Formal objection to proposed free school

By on 16/02/2015 in Cabinet, Cllr Jones, News

Birmingham City Council has formally objected to plans to open a free school in Small Heath on the grounds that it will detrimentally affect the education of the majority of children in the area.

Cabinet approved the move which is in response to a last-minute decision by the Department for Education to allow Perry Beeches Academy Trust to open the school – Perry Beeches V, an ‘all-through’ school providing primary and secondary places.

The city council had been consulted on the trust opening a free school in Perry Barr, but the Department for Education made a last-minute decision to locate it in Small Heath without any proper discussion with the city on the needs of Birmingham’s children for school places in the area.

Councillor Brigid Jones, cabinet member for children and family services, said: “We are really supportive of the Perry Beeches chain which provides outstanding provision in the city and we want to continue working with them. But new school places need to go where they are most needed and this is not the place. What this area needs is great sponsors to help turn around local failing schools, and space to move schools that are falling down, like Al Hijrah. This doesn’t solve either of those problems – in fact it makes them worse, whilst spending millions of pounds of precious public money that is needed elsewhere. 

“There are some fixed costs to running a school, like buildings and maintenance, that are the same no matter how many children you have in there. If you don’t have enough children in a school, a higher proportion of the budget gets taken up with those overheads, and you can’t afford to teach them properly. The reason we are making a formal objection is because opening a school of that size in that location, now, would cause exactly that problem in a lot of nearby schools.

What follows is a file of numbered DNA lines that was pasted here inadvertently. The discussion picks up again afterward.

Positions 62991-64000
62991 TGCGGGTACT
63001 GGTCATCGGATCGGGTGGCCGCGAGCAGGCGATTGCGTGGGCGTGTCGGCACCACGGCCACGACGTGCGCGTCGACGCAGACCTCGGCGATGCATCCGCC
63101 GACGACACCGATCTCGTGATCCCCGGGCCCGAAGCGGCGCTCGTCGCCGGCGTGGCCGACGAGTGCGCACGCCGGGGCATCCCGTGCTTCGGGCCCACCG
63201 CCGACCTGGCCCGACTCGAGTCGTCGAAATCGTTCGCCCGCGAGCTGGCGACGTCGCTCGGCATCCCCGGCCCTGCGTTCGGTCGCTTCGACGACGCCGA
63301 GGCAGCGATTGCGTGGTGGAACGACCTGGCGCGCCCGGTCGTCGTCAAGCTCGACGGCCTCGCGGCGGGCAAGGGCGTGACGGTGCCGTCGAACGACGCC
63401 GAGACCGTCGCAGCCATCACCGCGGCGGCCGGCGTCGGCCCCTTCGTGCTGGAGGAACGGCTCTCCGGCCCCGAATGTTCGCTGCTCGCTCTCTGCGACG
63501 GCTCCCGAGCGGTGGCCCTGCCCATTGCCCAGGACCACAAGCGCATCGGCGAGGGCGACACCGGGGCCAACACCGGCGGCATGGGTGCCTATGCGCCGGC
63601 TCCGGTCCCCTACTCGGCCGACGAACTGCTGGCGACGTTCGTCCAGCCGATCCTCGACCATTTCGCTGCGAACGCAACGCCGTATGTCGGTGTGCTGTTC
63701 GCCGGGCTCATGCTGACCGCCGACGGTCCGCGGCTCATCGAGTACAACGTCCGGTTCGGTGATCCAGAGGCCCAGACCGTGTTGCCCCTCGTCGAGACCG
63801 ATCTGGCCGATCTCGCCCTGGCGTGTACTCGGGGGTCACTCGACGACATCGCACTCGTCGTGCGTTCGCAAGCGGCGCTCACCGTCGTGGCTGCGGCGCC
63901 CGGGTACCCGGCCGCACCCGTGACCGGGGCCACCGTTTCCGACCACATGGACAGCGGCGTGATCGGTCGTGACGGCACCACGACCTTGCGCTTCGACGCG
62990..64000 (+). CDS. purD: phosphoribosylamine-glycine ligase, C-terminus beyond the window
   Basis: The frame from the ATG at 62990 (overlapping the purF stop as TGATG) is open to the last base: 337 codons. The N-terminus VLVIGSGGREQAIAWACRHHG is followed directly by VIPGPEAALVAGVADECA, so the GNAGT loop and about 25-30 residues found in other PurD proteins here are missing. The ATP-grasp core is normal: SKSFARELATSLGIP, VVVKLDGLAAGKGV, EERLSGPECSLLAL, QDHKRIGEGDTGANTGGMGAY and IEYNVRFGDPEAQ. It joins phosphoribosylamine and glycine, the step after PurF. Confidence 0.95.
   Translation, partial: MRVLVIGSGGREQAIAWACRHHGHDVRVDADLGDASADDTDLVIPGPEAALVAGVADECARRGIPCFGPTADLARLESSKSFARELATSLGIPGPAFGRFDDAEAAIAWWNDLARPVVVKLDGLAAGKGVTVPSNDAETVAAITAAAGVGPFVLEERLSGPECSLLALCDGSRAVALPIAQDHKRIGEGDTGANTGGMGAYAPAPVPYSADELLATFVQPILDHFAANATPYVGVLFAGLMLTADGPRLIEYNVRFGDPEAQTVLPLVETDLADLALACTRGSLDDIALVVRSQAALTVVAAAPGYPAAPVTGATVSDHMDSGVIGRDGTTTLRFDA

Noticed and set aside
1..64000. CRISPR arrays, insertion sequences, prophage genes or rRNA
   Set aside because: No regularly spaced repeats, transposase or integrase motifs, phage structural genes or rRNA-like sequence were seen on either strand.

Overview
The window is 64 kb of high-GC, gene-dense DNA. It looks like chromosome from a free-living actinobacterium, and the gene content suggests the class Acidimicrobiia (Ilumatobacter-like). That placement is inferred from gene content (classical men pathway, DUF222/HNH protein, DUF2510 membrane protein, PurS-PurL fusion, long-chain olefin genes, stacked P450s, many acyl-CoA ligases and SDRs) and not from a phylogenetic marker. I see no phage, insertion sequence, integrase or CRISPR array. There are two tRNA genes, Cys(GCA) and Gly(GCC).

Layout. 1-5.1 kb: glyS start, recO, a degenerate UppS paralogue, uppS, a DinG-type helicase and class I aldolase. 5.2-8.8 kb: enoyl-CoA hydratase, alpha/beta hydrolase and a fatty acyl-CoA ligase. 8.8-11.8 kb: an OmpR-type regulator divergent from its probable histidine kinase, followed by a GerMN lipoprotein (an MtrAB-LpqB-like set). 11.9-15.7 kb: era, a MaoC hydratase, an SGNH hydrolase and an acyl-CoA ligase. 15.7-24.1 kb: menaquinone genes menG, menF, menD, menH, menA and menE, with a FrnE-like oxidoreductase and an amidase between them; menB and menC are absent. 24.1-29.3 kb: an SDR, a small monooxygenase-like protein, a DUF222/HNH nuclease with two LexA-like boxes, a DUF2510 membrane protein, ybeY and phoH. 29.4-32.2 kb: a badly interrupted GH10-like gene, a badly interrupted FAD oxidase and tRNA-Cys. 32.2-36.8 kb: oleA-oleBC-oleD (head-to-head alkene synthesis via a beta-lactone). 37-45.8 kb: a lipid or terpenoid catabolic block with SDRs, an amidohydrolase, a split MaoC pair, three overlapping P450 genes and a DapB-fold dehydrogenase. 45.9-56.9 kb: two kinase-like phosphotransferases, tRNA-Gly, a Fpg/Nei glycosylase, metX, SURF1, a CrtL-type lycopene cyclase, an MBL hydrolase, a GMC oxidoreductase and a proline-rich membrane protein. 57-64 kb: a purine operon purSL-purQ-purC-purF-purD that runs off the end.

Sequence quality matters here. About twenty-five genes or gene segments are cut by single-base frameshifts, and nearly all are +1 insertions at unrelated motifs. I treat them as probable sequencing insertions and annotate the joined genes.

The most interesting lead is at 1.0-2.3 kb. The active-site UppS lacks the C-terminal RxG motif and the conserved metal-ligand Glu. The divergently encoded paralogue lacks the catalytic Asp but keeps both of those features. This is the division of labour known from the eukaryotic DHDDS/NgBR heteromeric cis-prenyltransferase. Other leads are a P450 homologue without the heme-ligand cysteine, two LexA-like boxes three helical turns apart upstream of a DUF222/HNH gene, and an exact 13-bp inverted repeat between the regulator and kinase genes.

“Also, there aren’t many organisations that have a track record, like Perry Beeches, of turning around failing schools. As the last few years have shown us, it takes exceptional skills and courage to turn a failing one around. Perry Beeches has done it before, and we are asking us to come and work with us to do just that again with the failing schools in this area.

“We have always been clear with Perry Beeches and the Department for Education that new primary schools of 100 places per year group will create more places than are needed in an area. There are already lots of good primaries in this part of the city and this free school will mean empty seats in primary classrooms which is a complete waste of good resources.

“And when it comes to secondary schools, a lot of people believe we need new places now but in fact we do not need new secondary school places in the area for at least another two years. East Birmingham has five secondary schools in special measures which will be in danger of declining further, as improvement partners won’t be able to afford to take them on.

“What we really want and need is for Perry Beeches Trust to work alongside other outstanding partners in the city to help us turn around these schools. The city will continue to make this request to the Perry Beeches team because we know how much difference they can make to give our children the strongest start in life.

“We face a huge challenge now because a last-minute decision by the Department for Education, acting against all the information we had given them on education in the area, is likely to have a detrimental effect on a large number of children. Schools in Birmingham expect us to stand up for the children of this city, and this is what we are doing hereâ€

The council wants to use the site to relocate Al Hijrah, the most over-subscribed school in the city.

Councillor Jones added: “Al Hijrah gets great GCSE results and is incredibly popular but the building is in an appalling state and it is not fair to keep those children there. Our solution to this whole issue would provide the best possible outcomes for children in this part of the city. Schools in Birmingham expect us to stand up for the children of this city, and this is what we are doing here.â€

£20m capital investment on Perry Beeches V on the Small Heath site would duplicate and/or put at risk provision created by investment in the area:

• £ 9.1m (2000/01 prices) Cockshut Hill Private Finance Initiative (PFI) new-build; £1.7m annual revenue cost of 30yr PFI contract.

• £ 11.4m (2010/11 prices) International Building Schools for the Future (BSF) major refurbishment; £647k annual revenue cost of 25yr Facilities Management & 15yr ICT contracts.

• £1.8m Education Funding Agency (EFA) investment into 9 new classrooms at Oldknow Academy.

• £20m Basic Need capital investment in Starbank All-Through new-build solution.

• £5.4m estimated additional empty school places over 3 years to 2018.

Ends

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